We’re back again, continuing the anniversary month tradition of Listing Stuff. You may notice something of a pattern this time around.
15. Who Framed Roger Rabbit? (1988)
It’s 1947, and private eye Eddie Valiant has just been handed a hell of a case: famous Toon Roger Rabbit insists he’s been framed for the murder of a Hollywood producer, and begs Eddie to help clear his name. Despite his hatred of toons Eddie agrees, and begins to uncover a far more sinister plot preying on Toon Town.
Now and then I convince myself that I love the noir genre. Then I hit the straightforward examples of the genre and often find that this isn’t true in their purest forms (the lurid, cynical leering at subcultures, the inherent strain of misogyny, seriously what the fuck Black Dahlia) – and I remember that what I truly adore is new takes and tweaks on that selfsame collection of tropes. Which is a long way around to saying that this is a marriage of noir elements, top notch comedy elements, and one of the best marriages of live action and animation ever put to screen.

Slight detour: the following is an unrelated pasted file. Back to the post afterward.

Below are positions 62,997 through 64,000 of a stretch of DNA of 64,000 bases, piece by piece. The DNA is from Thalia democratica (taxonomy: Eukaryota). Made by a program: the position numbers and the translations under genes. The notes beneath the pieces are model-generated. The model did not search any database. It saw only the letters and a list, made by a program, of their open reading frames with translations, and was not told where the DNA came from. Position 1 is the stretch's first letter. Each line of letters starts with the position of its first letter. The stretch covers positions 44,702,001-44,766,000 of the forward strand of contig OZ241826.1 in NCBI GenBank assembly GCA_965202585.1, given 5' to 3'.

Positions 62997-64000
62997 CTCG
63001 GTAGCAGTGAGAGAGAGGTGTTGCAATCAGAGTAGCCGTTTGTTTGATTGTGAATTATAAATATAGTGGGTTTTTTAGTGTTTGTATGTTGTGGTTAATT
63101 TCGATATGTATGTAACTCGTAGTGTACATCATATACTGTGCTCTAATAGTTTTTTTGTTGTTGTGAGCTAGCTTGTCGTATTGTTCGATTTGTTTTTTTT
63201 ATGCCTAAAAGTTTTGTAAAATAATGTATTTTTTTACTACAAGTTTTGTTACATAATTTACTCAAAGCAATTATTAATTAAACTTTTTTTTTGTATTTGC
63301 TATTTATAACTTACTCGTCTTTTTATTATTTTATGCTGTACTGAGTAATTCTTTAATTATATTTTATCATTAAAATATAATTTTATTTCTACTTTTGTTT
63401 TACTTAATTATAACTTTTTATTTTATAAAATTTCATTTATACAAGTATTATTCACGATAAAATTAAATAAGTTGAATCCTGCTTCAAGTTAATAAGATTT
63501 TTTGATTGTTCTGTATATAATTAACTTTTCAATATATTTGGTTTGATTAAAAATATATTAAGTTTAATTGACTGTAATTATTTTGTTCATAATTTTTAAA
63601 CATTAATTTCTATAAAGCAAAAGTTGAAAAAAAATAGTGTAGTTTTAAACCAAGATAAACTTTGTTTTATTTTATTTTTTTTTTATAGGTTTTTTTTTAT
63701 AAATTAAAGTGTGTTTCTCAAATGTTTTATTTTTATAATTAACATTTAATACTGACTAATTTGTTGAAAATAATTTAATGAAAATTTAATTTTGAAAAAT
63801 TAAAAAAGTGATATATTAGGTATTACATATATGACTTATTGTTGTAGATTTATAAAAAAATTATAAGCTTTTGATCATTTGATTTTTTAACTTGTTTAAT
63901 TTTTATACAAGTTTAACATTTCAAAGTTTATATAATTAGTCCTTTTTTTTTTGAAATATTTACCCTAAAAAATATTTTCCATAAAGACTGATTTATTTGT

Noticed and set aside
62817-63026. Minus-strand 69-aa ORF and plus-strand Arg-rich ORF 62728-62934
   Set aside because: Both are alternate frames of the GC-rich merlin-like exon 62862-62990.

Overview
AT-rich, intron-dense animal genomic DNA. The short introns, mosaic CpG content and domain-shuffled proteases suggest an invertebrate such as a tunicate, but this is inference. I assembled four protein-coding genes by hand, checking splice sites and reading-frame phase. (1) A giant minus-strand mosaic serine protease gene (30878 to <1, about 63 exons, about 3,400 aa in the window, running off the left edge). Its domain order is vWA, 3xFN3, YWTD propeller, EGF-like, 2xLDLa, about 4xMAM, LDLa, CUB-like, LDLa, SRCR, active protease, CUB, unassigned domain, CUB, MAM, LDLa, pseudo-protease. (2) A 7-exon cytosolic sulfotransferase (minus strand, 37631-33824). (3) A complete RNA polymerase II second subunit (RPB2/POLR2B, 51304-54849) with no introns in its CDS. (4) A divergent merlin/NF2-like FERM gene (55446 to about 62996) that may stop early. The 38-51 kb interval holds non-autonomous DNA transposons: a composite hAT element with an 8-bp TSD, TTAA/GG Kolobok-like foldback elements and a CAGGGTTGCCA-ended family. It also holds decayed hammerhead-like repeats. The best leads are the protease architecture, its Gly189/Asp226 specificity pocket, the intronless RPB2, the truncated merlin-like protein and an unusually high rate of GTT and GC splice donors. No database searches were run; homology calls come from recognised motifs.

The film’s love for animation seeps out of every pore, guided by the seasoned hand of Richard Williams. The entire cast commits fully to the strange reality presented on-screen, the pitch-perfect casting further helped along by little touches like having the voice actors do initial blocking alongside the physical actors (as opposed to the more modern tennis ball trick).
It’s also a tightly controlled film, though the deliberately unhinged animation scenes might not seem like it. As much as the movie lives in that grey zone between being “for” children and adults, it also knows just how to play the tonal meshes to make certain moments count – when to let cartoon logic be funny and when to be terrifying, when to let Chris Lloyd give you nightmares and when to pull back for some plain arched-brow weirdness. It’s a film that knew the risks it was taking and barreled into them head on, paying off in a unique treat that’s aged far, far better than most of its animation/live action mashup cohorts.